Kaviraj: Hi Caterina,
A leafminer insect can be controlled in 2 different ways. The first is Thuja and the other is Ledum palustre. These remedies can deal with such problems and my experience says that Thuja is the best of the two. I have used it for leafminers on several plants, and always with good results. You can also try the Ledum, which may be better on orchard trees. The best is to divide the affected plants in 2 groups, one of which receives one remedy and the other, the other remedy. Leave one tree untreated, so you know whether the remedies are working.
I am writing from Popayan Colombia where I own a farm. We do coffee cultivation and certified organic produce and good experience in a quality cup! In varieties such as caturra, Rust (fungus Hemileia Vastatix) has been one of the most difficult to combat pests. They attack due to the strong rainy season, and climate change is projected. I would like your recommendations including for controlling Broca (Hampei Hipothenemus insect) in the grain. Thanks for your input.
Maria Teresa Mejia Tobon
Kaviraj: Hi Maria,
Rust diseases can be controlled by either Belladonna if the rust is very dark red, or if of a brighter red colour, Aconite is indicated. On the other hand, if very yellow, Sulphur is indicated, while for some types of rust Ferrum phos may be the remedy. Since you have not provided any photos, it is hard to determine the correct remedy.
Dear Dr. Kaviraj
I want to know how homeopathy might help in storing rice grains naturally as they get lots of worms and other pests if kept without medicine sprays ..
Kaviraj: Hi Ashish,
For the answer to your problem, see my advice above to Madeleine, another questioner.
I live in the midwest, US and have leaf miners in my pepper plants. I have removed the infected leaves but wonder if there is something more I could do?
Thank you and I look forward to any input.
Kaviraj: Dear Amy
For the answer of how to get rid of leafminers, see the above post to Caterina from Italy.
Dear Dr. Kaviraj,
I have sweet peas on the balcony, and many of them, just before the blossom is fully open, seem to “break off” about 5 cm away from the blossom. They then hang limp, are cut off from the water supply and wither. Some of the same plant, are doing well. It doesn’t only happen in one plant, but various. Any idea? Thank you very much for your advice and commitment,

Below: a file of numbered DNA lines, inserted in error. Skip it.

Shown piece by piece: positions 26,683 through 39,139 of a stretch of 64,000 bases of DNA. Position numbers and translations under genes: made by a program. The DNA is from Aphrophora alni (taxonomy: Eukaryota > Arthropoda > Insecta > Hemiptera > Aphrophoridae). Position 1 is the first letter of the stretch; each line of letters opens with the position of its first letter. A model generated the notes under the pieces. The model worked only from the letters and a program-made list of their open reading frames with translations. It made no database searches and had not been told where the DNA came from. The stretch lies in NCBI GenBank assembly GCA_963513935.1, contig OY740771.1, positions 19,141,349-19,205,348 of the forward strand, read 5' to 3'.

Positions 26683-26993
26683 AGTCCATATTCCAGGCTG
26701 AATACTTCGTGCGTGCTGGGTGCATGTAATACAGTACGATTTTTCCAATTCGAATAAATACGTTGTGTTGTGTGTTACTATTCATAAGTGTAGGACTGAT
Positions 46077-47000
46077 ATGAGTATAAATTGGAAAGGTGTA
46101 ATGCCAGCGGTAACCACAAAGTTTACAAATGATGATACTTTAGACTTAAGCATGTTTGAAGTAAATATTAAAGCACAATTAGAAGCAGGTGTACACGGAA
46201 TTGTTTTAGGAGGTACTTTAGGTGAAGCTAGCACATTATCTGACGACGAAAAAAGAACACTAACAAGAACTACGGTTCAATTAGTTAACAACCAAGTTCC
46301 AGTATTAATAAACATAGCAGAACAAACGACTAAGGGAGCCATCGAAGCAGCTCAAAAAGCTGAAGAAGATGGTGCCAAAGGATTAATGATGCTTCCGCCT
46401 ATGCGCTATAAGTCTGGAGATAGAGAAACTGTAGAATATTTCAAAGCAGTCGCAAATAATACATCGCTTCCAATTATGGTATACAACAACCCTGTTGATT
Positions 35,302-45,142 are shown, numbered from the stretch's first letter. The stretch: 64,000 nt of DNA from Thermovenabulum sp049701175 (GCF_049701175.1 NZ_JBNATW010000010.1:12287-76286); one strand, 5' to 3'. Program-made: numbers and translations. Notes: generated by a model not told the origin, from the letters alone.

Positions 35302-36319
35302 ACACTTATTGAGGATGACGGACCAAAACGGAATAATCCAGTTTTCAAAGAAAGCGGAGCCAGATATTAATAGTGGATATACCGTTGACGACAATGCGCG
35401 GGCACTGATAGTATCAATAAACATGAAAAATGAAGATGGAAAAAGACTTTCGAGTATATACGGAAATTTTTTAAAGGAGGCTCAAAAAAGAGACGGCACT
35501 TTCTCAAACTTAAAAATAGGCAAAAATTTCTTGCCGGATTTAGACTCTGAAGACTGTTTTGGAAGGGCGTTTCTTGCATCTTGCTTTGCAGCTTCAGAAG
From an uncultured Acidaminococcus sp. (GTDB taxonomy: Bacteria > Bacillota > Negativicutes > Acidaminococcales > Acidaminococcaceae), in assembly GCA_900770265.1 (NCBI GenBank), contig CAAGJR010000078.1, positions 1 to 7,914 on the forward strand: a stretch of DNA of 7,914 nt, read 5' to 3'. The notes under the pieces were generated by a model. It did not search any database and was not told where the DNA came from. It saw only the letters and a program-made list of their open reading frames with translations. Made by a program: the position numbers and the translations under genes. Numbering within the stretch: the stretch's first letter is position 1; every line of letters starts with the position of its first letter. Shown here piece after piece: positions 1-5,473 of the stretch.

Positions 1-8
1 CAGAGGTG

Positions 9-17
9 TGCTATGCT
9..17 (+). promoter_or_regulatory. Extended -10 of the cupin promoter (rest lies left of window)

love from Portugal,
Kaviraj: Hi Tin,
You may use Carbo vegetabilis to eliminate this problem, or alternatively Silicea. The best is to use one remedy on some of the plants and the other on other plants, to see which works best. On the other hand, it may be wise to use the companion, which is Solanum tuberosum. This is a natural companion plant and provides some of the things the peas might be lacking.
Wishing you success!
Greetings Dr. Kaviraj,
I wish to thank you for the educational and detailed information you provide on plants. I have been studying homeopathy online, on my own and with a teacher for about a decade and I know I have only touched the surface. My husband and I grow large medicinal gardens for my herbal remedies, art and food. I have had much success with treating myself and animals. We live in Andalusia., Al, USA.
We are just about in the gulf of Mexico. Our soil is clay and sand and we use organic mulch and seaweeds etc. to enrich it. Most of my herbs do very well but the common garden sage does not. I have tried on several different locations and it does well for a few weeks and then shrivels and dies overnight turning limp .
It seems to die from the bottom up and the leaves do not turn brown or crispy but seem to just fold in upon themselves. One might they think they needed water, but that is not the case. I have enclosed a picture that I hope may be of some use.
I do not over or underwater and the soil is not too rich, nor too devoid of nutrients and is well drained. I do not see insects, worms etc, but I wonder if there may be a particular bacteria or virus that attacks this one plant. It gets ample sun and is partially shaded during the midday hot sun here .
Might you suggest a remedy to assist this particular plant back into balance. I humbly thank you in advance. If you have time and desire please visit my website below for your enjoyment.
Namaste – Patricia
Kaviraj: Namaste, Patricia.
You might have some success in applying Silicea or Carbo veg to the plants. To me it appears as if they are too weak to survive in the soil. It may also be useful to pull up a plant and inspect the roots. Some plants are susceptible to root-knot nematodes and this can also be the problem. To eliminate the nematodes – if present – use either Calendula, Cina or Staphysagria. I look forward to seeing pictures of plants that no longer have the problem.